a hospital emergency room, even though a lot may look bad, only ten percent have life-threatening injuries. . . . If you get a population, you know how many people are going to have diabetes, cancer, what kind of cancer they are going to have, what percentage have heart disease, hypertension, [and] asthma. Those figures are well known. EV: How was that knowledge applied in your preparations in the short time you had to get ready for this event? KM: I was in communication with people in New Orleans . . . about what was happening . . . How many people are evacuating? . . . What kinds of patients are they seeing? . . . They were seeing dehydration . . . people who had lost their prescriptions. They weren’t seeing many injuries. They didn’t have any broken bones, but they had hypertension, diabetes, asthma, need for dialysis. . . . Then, at 6:00 a.m. on Wednesday morning, the 31st of August, I received a phone call that asked me to be ready for a conference call. . . . Our objective was to take care of the health needs of these people. . . . We constructed, in the next twelve hours, five different levels of care that we were going to provide. . . . We had about 200 items we addressed very, very quickly. . . . We looked at each other, and we said, “We know each other. We are not going to accept ‘I can’t do it’ as an answer while we are working on this. . . . We are going to achieve this operation, and we are going to achieve it quickly, and accurately, and with great expertise. And if you can’t do that, get out of the room, we will replace you with somebody else.”. . . I have the ability to cut through a lot of red tape, and if I need pediatricians, geriatricians, [or] dialysis, I am able to request for volunteers to those organizations and get them almost instantaneously. . . . There was a DMAT [Disaster Medical Assistance Team] cache in Galveston. Cache is a storage place; two caches with pharmacy stores for just this kind of activity. I said, “I want one of those caches here. I want to keep one down there in case there was a hurricane at Galveston two weeks later.”. . . That cache was never released . . . because of some government quirk in the law. [Houston] had not been declared a disaster area, so they couldn’t release the cache. We came over to Ben Taub, and we raided our pharmacy so we could open the clinic. Meanwhile, we called CVS and said, “Do you have an eighteenwheeler that you have a bunch of drugs on that you can have out there in the morning?” [They said,] “Yes,” [and] we were able to replete our drugs. . . . We decided very quickly we would have no pharmacy except for over-the-counter medicines in the Astrodome itself, and we would tightly control all medical care within the Arena. . . . We began that first day to encounter federal barriers because of red tape, regulations, and silos of thinking. Our job was to cut through those. . . . We knew the first thing we were going to encounter were sick people that needed to go to the hospital because they hadn’t been dialyzed for five days. We knew that people had lost their pills, and we needed some way to identify what they had been on and to refill their prescriptions. . . . We postulated that in four days, we were going to have a diarrhea epidemic, we were going to have maybe a pneumonia epidemic from colds, and maybe we were going to see increases in mental health problems. . . . We set in place a surveillance mechanism to pick things up, and then . . . keep it from spreading.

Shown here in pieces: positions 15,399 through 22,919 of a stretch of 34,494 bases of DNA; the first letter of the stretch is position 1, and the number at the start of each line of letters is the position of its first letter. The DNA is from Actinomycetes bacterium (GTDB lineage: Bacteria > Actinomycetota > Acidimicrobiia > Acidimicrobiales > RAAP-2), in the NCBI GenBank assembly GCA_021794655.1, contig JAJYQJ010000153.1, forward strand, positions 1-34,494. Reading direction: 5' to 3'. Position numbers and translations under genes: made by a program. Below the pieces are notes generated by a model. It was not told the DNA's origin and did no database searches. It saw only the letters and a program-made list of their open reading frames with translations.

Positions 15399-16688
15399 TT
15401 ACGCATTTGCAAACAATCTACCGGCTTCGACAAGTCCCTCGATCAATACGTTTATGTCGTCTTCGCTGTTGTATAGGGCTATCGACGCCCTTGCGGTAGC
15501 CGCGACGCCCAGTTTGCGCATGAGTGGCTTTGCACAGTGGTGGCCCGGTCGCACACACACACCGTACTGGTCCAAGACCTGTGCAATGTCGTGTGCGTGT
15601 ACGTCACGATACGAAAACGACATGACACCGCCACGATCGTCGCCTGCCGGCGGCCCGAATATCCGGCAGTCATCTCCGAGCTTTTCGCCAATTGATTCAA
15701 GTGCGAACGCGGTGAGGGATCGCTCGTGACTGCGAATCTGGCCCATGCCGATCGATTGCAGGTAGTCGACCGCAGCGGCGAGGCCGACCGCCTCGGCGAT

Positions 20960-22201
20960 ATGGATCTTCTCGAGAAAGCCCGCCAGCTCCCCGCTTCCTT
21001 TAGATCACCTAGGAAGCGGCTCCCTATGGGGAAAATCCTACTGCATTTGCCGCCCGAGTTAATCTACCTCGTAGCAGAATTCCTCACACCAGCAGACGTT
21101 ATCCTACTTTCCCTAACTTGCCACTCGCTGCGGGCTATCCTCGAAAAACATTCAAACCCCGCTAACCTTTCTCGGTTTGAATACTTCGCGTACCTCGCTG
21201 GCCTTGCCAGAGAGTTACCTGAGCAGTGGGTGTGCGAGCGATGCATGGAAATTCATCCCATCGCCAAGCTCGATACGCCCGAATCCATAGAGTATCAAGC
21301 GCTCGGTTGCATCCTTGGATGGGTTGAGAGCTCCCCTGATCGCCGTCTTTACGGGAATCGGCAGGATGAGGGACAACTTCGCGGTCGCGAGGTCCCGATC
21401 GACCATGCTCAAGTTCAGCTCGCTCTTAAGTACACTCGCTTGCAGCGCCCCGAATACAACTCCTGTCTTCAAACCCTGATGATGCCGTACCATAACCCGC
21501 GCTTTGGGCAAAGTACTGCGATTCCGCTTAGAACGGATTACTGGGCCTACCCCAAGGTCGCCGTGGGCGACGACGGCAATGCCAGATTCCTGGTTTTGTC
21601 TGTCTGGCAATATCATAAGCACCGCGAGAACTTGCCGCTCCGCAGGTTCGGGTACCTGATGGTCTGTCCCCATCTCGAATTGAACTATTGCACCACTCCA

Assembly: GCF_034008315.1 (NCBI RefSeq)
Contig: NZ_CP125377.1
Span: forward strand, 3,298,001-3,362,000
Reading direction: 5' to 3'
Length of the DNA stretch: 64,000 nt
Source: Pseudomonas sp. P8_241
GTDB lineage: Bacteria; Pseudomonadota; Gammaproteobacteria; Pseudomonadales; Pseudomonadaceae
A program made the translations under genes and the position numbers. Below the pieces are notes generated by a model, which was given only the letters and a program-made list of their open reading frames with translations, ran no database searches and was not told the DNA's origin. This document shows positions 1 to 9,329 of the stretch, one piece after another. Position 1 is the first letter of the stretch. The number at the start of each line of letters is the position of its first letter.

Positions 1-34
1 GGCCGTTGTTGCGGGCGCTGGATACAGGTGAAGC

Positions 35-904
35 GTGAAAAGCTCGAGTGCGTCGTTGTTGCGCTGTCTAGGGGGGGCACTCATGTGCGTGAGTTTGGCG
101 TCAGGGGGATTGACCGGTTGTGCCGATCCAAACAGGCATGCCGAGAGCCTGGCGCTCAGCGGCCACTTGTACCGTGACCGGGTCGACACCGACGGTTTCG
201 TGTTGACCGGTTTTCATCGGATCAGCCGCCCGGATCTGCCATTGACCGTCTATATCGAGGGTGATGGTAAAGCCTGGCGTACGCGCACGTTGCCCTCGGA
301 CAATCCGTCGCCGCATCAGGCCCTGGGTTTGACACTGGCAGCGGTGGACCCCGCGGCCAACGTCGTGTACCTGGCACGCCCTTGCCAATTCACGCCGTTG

Dr. Mattox, right, and David Lopez worked tirelessly to ensure that the medical needs of the evacuees were taken care of as quickly as possible. Photo courtesy of David Lopez.